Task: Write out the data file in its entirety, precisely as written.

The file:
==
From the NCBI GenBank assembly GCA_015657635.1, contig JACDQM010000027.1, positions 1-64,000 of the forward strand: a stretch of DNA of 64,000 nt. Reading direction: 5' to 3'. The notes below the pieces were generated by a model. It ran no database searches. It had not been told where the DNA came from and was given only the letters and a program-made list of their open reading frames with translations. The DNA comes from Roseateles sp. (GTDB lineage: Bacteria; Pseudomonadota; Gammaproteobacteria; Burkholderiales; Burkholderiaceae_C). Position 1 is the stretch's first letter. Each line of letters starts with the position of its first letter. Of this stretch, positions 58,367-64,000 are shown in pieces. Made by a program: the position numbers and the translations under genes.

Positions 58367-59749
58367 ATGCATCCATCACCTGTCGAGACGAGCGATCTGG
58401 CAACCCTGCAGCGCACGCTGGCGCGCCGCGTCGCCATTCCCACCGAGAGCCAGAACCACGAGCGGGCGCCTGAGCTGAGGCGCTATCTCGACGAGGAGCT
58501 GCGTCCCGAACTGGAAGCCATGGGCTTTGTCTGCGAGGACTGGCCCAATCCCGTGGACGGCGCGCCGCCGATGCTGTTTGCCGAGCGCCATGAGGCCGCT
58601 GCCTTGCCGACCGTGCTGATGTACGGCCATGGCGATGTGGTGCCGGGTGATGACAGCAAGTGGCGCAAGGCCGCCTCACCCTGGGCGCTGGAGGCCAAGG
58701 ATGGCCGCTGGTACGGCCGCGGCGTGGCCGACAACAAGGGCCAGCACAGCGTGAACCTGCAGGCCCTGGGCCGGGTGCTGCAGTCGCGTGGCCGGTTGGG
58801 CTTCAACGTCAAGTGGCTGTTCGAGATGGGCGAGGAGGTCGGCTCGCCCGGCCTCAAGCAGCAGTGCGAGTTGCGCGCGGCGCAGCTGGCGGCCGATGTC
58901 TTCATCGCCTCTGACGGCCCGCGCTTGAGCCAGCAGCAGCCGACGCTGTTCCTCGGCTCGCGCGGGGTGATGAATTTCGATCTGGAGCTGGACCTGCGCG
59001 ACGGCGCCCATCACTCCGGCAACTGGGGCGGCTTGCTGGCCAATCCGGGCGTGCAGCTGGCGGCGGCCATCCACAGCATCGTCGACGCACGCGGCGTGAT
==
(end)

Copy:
From the NCBI GenBank assembly GCA_015657635.1, contig JACDQM010000027.1, positions 1-64,000 of the forward strand: a stretch of DNA of 64,000 nt. Reading direction: 5' to 3'. The notes below the pieces were generated by a model. It ran no database searches. It had not been told where the DNA came from and was given only the letters and a program-made list of their open reading frames with translations. The DNA comes from Roseateles sp. (GTDB lineage: Bacteria; Pseudomonadota; Gammaproteobacteria; Burkholderiales; Burkholderiaceae_C). Position 1 is the stretch's first letter. Each line of letters starts with the position of its first letter. Of this stretch, positions 58,367-64,000 are shown in pieces. Made by a program: the position numbers and the translations under genes.

Positions 58367-59749
58367 ATGCATCCATCACCTGTCGAGACGAGCGATCTGG
58401 CAACCCTGCAGCGCACGCTGGCGCGCCGCGTCGCCATTCCCACCGAGAGCCAGAACCACGAGCGGGCGCCTGAGCTGAGGCGCTATCTCGACGAGGAGCT
58501 GCGTCCCGAACTGGAAGCCATGGGCTTTGTCTGCGAGGACTGGCCCAATCCCGTGGACGGCGCGCCGCCGATGCTGTTTGCCGAGCGCCATGAGGCCGCT
58601 GCCTTGCCGACCGTGCTGATGTACGGCCATGGCGATGTGGTGCCGGGTGATGACAGCAAGTGGCGCAAGGCCGCCTCACCCTGGGCGCTGGAGGCCAAGG
58701 ATGGCCGCTGGTACGGCCGCGGCGTGGCCGACAACAAGGGCCAGCACAGCGTGAACCTGCAGGCCCTGGGCCGGGTGCTGCAGTCGCGTGGCCGGTTGGG
58801 CTTCAACGTCAAGTGGCTGTTCGAGATGGGCGAGGAGGTCGGCTCGCCCGGCCTCAAGCAGCAGTGCGAGTTGCGCGCGGCGCAGCTGGCGGCCGATGTC
58901 TTCATCGCCTCTGACGGCCCGCGCTTGAGCCAGCAGCAGCCGACGCTGTTCCTCGGCTCGCGCGGGGTGATGAATTTCGATCTGGAGCTGGACCTGCGCG
59001 ACGGCGCCCATCACTCCGGCAACTGGGGCGGCTTGCTGGCCAATCCGGGCGTGCAGCTGGCGGCGGCCATCCACAGCATCGTCGACGCACGCGGCGTGAT